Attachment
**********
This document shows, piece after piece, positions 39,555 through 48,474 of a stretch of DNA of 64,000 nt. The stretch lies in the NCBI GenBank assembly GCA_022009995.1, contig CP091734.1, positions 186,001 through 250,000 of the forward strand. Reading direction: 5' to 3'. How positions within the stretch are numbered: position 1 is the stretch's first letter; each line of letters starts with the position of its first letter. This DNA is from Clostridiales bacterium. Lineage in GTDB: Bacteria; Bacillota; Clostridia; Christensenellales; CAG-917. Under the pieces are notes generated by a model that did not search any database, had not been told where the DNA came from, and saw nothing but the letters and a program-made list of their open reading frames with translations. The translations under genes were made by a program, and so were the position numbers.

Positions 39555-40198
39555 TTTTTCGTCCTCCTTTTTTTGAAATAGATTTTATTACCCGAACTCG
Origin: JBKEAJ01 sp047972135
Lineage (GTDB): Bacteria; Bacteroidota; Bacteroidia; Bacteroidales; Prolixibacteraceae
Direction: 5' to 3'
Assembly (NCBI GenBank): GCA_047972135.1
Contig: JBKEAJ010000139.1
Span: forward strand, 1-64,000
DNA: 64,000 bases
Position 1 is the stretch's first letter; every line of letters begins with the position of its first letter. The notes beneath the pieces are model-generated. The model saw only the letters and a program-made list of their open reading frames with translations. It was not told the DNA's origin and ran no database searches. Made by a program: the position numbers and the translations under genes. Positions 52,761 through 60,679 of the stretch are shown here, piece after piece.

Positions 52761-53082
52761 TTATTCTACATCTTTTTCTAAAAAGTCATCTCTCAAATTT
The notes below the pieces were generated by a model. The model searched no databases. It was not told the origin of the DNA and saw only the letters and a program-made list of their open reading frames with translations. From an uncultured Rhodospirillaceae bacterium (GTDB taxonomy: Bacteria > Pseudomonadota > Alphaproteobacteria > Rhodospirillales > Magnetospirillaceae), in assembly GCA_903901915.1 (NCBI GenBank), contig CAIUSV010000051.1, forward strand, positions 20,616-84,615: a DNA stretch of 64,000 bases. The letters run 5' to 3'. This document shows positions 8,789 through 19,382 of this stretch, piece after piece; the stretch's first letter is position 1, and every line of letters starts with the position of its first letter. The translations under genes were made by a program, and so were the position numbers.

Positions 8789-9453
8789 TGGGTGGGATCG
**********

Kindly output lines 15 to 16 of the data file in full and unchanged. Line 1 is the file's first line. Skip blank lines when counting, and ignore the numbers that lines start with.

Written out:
Positions 8789-9453
8789 TGGGTGGGATCG